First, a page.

SYSTEMS ENGINEERING FOR COMMERCIAL AIRCRAFT. A Domain-Specific Adaptation
The key principle of systems engineering is that an aircraft should be considered as a whole and not as a collection of parts. Another principle is that the requirements for the aircraft and its subsystems emanate from a logical set of organized functions and from economic or customer-oriented requirements as well as the regulatory requirements for certification. The
resulting process promises to synthesize and validate the design of aircraft which are higher in quality, better meet customer requirements and are most economical to operate.
This book is more of a how and a why guide rather than a what guide. It stresses systems engineering is an integrated technical-managerial process that can be adapted without sacrificing quality in which risk handling and management is a major part. It explains that the systems view applies to both the aircraft and the entire air transport system.
The book emphasizes that system engineering is not an added layer of processes on top of the existing design processes: it is the glue that holds all the other processes together.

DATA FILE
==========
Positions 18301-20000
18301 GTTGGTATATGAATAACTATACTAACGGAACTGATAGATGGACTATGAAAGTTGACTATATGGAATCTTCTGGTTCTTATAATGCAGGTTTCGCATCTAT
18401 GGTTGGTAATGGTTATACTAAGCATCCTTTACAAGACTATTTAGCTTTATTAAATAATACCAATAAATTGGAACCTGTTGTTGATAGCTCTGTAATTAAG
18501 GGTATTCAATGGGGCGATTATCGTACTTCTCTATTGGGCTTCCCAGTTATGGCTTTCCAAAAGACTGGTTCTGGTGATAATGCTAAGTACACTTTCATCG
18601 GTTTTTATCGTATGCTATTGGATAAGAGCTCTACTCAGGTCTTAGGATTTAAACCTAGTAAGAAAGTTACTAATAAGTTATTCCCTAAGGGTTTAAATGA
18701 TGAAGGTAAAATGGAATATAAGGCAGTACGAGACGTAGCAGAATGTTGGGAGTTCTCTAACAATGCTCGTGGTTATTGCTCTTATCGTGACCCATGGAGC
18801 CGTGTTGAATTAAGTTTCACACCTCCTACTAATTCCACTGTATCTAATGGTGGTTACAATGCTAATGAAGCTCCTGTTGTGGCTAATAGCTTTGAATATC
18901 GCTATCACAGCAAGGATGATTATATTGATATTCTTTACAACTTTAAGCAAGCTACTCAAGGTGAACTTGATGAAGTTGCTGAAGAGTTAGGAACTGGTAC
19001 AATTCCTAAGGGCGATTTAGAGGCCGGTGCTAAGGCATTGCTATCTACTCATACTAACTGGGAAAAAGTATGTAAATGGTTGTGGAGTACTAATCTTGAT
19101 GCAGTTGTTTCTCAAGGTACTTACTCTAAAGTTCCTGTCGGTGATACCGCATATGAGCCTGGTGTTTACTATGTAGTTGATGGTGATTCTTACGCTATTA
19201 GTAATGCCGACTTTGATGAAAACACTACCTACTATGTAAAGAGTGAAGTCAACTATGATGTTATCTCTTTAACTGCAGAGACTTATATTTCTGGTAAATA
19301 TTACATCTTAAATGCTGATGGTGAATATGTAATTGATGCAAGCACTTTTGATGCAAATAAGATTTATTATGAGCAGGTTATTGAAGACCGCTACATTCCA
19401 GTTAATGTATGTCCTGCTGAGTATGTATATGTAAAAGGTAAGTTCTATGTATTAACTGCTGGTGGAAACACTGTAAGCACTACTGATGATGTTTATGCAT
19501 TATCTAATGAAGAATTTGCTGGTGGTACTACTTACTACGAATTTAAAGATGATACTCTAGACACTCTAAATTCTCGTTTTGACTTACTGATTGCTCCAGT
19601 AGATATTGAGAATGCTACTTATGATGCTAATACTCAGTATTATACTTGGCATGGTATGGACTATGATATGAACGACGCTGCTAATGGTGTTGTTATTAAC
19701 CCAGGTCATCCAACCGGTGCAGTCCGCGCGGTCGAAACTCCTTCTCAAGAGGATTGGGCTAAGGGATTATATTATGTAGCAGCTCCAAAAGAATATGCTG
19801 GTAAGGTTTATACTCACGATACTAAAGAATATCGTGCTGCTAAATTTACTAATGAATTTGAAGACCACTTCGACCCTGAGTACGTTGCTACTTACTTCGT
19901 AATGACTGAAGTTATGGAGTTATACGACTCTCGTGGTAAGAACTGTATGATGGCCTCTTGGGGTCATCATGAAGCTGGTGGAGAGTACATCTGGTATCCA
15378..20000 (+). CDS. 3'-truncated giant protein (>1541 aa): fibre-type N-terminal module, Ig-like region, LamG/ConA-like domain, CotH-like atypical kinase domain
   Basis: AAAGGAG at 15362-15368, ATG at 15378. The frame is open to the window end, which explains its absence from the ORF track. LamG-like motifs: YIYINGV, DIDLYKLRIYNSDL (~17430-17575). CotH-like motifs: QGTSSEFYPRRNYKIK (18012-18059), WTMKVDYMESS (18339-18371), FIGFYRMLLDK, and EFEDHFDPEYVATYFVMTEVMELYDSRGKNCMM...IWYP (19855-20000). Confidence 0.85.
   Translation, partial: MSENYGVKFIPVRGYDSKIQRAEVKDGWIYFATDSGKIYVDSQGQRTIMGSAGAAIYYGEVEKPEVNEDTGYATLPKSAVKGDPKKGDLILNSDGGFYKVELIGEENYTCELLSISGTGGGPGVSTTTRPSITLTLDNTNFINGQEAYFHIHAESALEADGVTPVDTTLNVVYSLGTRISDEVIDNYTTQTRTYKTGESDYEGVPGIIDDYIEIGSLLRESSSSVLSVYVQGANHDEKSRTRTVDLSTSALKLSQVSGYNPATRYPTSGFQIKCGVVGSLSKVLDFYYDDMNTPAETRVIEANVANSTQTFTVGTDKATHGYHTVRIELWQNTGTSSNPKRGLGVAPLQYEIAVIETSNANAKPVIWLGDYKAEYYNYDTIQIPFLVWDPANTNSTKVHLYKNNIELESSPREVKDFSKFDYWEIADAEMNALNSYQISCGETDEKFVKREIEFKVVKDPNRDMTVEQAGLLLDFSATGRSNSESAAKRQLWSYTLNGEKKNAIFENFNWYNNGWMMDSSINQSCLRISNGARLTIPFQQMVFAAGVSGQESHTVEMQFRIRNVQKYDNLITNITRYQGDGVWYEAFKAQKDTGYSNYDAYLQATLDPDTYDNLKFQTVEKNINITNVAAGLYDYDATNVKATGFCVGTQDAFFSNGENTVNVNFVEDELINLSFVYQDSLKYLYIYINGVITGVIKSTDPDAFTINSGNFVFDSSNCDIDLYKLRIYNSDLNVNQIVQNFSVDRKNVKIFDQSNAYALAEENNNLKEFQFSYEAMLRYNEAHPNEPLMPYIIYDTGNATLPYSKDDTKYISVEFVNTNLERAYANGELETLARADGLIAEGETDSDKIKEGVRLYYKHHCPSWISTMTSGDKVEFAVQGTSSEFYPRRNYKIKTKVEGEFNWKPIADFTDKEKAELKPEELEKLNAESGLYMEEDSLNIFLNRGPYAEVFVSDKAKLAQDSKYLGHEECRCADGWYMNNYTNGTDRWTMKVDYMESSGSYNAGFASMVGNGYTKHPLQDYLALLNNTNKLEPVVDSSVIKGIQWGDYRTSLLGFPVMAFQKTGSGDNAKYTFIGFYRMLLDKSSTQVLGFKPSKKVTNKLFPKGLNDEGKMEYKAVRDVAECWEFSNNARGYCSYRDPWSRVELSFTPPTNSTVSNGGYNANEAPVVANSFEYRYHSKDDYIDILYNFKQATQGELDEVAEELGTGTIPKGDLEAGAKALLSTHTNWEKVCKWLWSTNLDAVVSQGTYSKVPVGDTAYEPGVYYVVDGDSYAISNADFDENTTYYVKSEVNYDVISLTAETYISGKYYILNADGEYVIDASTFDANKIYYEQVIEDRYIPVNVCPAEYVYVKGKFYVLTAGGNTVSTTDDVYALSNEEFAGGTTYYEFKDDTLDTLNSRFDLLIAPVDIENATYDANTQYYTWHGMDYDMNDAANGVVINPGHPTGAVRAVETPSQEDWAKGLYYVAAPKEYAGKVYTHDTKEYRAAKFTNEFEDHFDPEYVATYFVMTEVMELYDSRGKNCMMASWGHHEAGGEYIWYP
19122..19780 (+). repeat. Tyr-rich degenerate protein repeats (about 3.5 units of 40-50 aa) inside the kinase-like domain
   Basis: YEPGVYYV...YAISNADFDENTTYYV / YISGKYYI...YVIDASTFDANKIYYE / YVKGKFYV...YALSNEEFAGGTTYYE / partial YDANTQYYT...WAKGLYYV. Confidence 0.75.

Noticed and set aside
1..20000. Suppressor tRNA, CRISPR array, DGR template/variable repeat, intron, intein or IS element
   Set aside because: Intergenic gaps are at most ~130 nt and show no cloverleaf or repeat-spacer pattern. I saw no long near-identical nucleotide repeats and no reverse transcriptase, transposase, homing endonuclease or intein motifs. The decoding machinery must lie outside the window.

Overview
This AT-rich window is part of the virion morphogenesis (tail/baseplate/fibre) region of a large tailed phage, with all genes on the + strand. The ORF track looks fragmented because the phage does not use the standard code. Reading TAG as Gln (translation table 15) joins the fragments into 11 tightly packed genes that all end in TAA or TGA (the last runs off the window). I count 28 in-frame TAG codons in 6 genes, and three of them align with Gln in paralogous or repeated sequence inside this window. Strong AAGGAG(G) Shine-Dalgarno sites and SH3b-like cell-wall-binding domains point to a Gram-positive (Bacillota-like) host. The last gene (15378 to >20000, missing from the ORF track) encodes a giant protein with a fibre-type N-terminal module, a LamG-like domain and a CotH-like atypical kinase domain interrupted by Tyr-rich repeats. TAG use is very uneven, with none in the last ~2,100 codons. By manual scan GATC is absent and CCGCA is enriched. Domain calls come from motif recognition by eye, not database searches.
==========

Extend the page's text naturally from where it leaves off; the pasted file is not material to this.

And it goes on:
The readership includes the aircraft industry, suppliers and regulatory communities, especially technical, program and procurement managers: systems, design and specialty engineers (human factors, reliability, safety, etc.): students of aeronautical and systems engineering and technical management: and government agencies such as FAA and JAA.
- Commercial aircraft
- Functional analysis
- Requirements and needs
- Constraints and specialty requirements
- Top-level synthesis.
- Subsystem synthesis.
- Certification, safety, and software.
- Verification and validation
- Systems engineering management and control.
- Adapting systems engineering to the commercial aircraft domain
- Large-scale system integration.
- Risk management.
- Resilience of the aircraft system
- Final comments.